PIA17944: Curiosity's Color View of Martian Dune After Crossing It
Target Name: Mars
Is a satellite of: Sol (our sun)
Mission: Mars Science Laboratory (MSL)
Spacecraft: Curiosity
Instrument: Mastcam
Product Size: 4890 x 3361 pixels (width x height)
Produced By: Malin Space Science Systems
Full-Res TIFF: PIA17944.tif (49.33 MB)
Full-Res JPEG: PIA17944.jpg (2.485 MB)

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Figure 1
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This look back at a dune that NASA's Curiosity Mars rover drove across was taken by the rover's Mast Camera (Mastcam) during the 538th Martian day, or sol, of Curiosity's work on Mars (Feb. 9, 2014). The rover had driven over the dune three days earlier. For scale, the distance between the parallel wheel tracks is about 9 feet (2.7 meters). The dune is about 3 feet (1 meter) tall in the middle of its span across an opening called "Dingo Gap." This view is looking eastward.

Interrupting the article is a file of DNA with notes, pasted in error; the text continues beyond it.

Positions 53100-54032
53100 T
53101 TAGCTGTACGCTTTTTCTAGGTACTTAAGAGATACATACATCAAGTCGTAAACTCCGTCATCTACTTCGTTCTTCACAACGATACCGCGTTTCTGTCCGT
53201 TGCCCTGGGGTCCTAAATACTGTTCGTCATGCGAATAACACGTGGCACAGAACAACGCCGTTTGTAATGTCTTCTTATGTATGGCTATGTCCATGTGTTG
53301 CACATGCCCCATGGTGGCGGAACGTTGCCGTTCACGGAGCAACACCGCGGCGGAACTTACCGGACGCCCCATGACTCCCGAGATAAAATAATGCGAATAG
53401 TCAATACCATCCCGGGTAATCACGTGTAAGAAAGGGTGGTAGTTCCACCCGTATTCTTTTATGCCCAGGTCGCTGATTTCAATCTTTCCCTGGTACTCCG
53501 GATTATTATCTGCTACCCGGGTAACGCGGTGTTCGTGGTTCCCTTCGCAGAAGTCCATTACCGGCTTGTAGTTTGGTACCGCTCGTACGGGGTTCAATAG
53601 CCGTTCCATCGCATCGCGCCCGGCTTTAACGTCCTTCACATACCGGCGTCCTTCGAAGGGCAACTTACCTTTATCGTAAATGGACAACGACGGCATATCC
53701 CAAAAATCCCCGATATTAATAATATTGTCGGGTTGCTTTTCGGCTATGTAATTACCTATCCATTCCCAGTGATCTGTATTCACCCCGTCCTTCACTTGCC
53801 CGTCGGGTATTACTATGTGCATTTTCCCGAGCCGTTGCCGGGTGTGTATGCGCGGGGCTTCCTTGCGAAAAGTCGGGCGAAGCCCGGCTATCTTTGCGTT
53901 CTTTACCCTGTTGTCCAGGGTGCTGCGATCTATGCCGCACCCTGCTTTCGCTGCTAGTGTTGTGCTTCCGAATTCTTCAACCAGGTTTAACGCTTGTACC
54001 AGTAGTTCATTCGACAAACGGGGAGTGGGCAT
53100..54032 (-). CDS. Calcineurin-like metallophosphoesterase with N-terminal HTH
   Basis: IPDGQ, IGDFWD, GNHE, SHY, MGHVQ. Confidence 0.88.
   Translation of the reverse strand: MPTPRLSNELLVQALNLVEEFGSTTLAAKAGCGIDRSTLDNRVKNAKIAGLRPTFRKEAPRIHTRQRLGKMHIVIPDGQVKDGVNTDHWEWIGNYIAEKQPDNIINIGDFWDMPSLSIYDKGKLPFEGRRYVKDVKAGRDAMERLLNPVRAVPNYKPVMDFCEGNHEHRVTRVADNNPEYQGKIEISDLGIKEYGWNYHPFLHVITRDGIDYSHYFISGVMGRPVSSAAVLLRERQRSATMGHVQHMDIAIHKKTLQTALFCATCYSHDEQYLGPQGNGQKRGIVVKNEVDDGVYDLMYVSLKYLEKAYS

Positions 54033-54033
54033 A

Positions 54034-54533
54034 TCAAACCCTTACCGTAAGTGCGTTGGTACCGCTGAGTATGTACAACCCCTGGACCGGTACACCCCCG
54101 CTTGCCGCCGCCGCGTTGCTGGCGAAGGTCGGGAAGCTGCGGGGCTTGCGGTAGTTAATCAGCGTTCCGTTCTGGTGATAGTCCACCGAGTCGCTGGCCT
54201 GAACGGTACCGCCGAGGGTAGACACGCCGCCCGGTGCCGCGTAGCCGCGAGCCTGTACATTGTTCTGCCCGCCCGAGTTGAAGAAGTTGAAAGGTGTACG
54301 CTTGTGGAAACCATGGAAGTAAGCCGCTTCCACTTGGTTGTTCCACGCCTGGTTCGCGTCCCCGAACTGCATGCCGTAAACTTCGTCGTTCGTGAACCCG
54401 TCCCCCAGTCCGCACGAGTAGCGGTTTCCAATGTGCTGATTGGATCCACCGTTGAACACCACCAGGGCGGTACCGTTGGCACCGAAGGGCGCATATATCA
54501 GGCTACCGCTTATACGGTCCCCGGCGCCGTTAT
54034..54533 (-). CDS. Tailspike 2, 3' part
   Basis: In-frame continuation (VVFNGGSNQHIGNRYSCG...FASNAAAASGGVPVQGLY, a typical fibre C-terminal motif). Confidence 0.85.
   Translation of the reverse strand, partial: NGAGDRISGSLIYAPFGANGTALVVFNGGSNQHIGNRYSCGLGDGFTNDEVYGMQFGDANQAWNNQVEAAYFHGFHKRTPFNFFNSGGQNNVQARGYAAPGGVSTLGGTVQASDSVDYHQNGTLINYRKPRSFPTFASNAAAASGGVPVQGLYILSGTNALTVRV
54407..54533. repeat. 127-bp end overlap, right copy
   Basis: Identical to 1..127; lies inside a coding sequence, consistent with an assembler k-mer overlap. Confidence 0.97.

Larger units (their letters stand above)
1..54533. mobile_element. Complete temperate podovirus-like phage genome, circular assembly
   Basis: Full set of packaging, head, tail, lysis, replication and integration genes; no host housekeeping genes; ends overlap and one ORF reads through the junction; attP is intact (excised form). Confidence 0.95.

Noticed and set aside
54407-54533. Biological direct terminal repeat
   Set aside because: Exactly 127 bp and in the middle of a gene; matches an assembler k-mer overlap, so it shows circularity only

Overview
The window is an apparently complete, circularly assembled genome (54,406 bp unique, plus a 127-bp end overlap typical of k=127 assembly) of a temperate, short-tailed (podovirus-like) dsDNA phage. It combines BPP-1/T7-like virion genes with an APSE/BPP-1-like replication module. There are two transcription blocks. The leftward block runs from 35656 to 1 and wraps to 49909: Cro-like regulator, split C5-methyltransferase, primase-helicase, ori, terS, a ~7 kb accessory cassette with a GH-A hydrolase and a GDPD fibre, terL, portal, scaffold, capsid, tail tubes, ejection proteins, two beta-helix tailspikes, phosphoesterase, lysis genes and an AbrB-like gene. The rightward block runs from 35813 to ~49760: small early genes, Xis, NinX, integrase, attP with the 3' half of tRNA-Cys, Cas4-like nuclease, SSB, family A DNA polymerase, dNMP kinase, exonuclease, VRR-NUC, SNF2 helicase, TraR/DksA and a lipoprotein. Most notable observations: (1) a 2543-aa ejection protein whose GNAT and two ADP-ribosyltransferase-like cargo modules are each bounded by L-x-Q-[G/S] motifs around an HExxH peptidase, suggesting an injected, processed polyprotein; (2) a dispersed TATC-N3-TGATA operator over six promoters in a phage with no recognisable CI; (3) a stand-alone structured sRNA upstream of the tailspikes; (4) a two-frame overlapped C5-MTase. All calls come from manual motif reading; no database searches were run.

The image has been white balanced to show what the Martian surface materials would look like if under the light of Earth's sky. A version with raw color, as recorded by the camera under Martian lighting conditions, is available as Figure 1.

NASA's Jet Propulsion Laboratory, a division of the California Institute of Technology, Pasadena, manages the Mars Science Laboratory Project for NASA's Science Mission Directorate, Washington. JPL designed and built the project's Curiosity rover. Malin Space Science Systems, San Diego, built and operates the rover's Mastcam.

More information about Curiosity is online at http://www.nasa.gov/msl and http://mars.jpl.nasa.gov/msl/.

Image Credit:
NASA/JPL-Caltech/MSSS

Image Addition Date:
2014-02-19